Travellers to the US face stricter checks; SIA advises passengers to arrive at airport early

Singapore Airlines put up a notice on its website yesterday to remind travellers of the tighter security screening.
Singapore Airlines put up a notice on its website yesterday to remind travellers of the tighter security screening.SCREENGRAB: SINGAPOREAIR.COM

SINGAPORE - Travellers on all non-stop flights to the United States, including those from Singapore, should be prepared for tighter security checks that may include being questioned at check-in and boarding.

More regular pat-downs, heightened checks on personal electronic devices, more canine screening and tighter security protocols around aircraft and in passenger areas, are also expected.

The enhanced checks are in line with new guidelines set by the US in July, for incoming flights.

Airlines were given 120 days, which ended on Wednesday (Oct 25), to comply with the new rules.

The checks are expected to affect 325,000 passengers a day at about 280 airports, said the US Department of Homeland Security.

Passengers flying to the US on one-stop flights, for example on SIA via Hong Kong or Frankfurt, are subjected to the tighter checks at the stop-over point.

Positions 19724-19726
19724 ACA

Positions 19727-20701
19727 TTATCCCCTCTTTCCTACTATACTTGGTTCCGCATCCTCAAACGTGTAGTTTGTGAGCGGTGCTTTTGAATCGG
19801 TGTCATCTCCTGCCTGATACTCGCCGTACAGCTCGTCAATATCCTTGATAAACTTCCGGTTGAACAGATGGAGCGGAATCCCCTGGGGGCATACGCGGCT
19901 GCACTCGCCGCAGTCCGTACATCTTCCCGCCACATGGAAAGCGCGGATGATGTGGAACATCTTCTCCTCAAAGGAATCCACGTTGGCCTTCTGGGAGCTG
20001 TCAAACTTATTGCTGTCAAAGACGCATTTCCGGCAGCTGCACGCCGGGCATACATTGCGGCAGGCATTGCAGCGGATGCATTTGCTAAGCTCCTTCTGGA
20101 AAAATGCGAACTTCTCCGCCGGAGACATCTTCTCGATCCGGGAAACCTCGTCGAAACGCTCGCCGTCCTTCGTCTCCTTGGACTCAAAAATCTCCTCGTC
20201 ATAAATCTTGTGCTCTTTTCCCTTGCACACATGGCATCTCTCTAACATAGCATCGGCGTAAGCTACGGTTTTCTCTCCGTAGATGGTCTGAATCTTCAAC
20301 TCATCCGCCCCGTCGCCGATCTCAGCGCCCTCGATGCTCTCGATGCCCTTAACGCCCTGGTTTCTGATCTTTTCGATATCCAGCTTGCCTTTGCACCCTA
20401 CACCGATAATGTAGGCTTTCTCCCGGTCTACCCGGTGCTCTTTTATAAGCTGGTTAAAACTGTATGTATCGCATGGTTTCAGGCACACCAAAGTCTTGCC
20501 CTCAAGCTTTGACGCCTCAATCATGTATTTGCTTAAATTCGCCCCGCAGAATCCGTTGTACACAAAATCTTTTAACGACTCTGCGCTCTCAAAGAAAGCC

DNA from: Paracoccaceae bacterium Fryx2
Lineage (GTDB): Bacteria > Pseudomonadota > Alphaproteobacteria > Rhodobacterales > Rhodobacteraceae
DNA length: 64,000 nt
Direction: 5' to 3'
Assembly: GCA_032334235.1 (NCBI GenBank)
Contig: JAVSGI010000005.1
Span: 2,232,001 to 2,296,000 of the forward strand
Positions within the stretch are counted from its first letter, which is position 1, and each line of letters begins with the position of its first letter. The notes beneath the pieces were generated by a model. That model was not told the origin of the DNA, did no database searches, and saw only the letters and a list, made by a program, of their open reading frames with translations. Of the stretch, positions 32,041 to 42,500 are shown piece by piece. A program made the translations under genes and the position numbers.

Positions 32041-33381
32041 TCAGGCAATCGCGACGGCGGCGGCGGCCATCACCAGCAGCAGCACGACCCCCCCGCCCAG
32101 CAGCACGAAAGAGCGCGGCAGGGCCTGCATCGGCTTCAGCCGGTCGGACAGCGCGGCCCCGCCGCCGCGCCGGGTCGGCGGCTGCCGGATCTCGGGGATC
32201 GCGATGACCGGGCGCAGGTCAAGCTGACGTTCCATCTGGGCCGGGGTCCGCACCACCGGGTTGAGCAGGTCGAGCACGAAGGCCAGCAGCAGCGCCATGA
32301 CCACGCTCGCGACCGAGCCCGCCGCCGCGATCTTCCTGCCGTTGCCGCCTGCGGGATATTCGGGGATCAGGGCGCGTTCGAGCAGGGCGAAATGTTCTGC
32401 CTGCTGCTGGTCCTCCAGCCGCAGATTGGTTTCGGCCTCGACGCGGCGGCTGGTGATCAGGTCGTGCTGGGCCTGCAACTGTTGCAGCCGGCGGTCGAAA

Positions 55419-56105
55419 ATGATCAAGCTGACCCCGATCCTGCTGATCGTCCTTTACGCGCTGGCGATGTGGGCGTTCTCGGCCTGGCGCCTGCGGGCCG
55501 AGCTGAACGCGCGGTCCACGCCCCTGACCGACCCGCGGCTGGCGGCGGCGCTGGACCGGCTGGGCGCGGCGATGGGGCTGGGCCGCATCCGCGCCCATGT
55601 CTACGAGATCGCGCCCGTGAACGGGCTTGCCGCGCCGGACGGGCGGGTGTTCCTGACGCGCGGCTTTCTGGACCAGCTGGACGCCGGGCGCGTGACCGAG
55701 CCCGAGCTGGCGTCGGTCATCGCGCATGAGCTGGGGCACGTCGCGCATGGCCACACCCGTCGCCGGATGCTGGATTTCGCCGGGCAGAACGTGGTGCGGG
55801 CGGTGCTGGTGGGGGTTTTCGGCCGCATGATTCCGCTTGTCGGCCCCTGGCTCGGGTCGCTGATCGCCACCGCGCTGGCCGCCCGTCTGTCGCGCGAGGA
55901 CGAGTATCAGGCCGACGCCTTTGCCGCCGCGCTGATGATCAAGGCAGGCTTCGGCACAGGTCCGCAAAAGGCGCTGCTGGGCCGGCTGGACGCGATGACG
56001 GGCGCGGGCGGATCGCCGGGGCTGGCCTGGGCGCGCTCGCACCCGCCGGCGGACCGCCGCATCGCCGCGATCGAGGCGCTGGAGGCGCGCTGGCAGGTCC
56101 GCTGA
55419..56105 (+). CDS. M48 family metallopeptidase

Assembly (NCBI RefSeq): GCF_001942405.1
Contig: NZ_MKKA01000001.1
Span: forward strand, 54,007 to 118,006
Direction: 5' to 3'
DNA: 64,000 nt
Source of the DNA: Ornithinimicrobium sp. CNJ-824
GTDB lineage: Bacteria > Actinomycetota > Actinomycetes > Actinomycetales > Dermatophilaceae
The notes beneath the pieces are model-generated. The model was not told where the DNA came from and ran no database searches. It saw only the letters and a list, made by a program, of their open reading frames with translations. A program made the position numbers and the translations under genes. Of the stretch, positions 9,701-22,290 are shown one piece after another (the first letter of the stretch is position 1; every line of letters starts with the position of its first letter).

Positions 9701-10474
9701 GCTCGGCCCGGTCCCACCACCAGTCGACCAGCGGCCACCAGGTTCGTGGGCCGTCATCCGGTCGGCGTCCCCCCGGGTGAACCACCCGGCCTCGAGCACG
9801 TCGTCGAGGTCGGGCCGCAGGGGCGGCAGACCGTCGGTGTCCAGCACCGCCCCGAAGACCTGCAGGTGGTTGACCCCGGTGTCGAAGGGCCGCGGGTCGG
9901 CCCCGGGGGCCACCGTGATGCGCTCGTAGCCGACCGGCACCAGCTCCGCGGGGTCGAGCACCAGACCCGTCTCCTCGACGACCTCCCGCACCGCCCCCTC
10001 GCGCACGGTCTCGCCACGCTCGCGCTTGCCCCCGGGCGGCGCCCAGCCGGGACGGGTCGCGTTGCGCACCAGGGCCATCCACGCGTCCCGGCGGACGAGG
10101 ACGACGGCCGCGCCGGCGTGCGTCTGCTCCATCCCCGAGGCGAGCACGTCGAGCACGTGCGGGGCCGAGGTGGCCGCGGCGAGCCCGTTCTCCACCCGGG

SIA put up a notice on its website on Wednesday to remind travellers of the tighter security screening, although The Straits Times understands that checks at Changi Airport were already intensified in July, soon after the US announcement.

"Customers are advised to refer to the respective check-in counter opening hours, and to arrive at the airport early to allow sufficient time for enhanced security measures" the airline said.

The checks being done at Changi and other airports aim to increase security without widening an in-cabin ban on laptops and other large electronic devices that was imposed for selected flights earlier this year.

In March, the US announced restrictions on laptops on flights originating at 10 airports in eight countries, including Egypt, Saudi Arabia, Kuwait, Qatar and Turkey. Travellers were told they had to check-in the devices.

The restriction came amid fears that a concealed bomb could be installed in electronic devices taken aboard aircraft.

The ban, which had irked affected airlines and travellers alike, has since been lifted and replaced with these new security measures.

Even as airlines have no choice but to comply to the new rules, industry bodies, like the Association of Asia Pacific Airlines (AAPA), have raised concerns over the impact of such measures.

AAPA director-general Andrew Herdman told reporters at an industry conference in Taipei, yesterday: "Essentially, the US requirements mean you have to provide pre-check in screening of passengers and that may involve interviewing passengers and that involves training a lot of frontline staff either your own or an appointed agent to carry out such activities.

"It has to be done and it is additional cost. Who pays the cost? Ultimately it will have to be the passenger. I don't think the costs have been estimated but they have been significant," he said.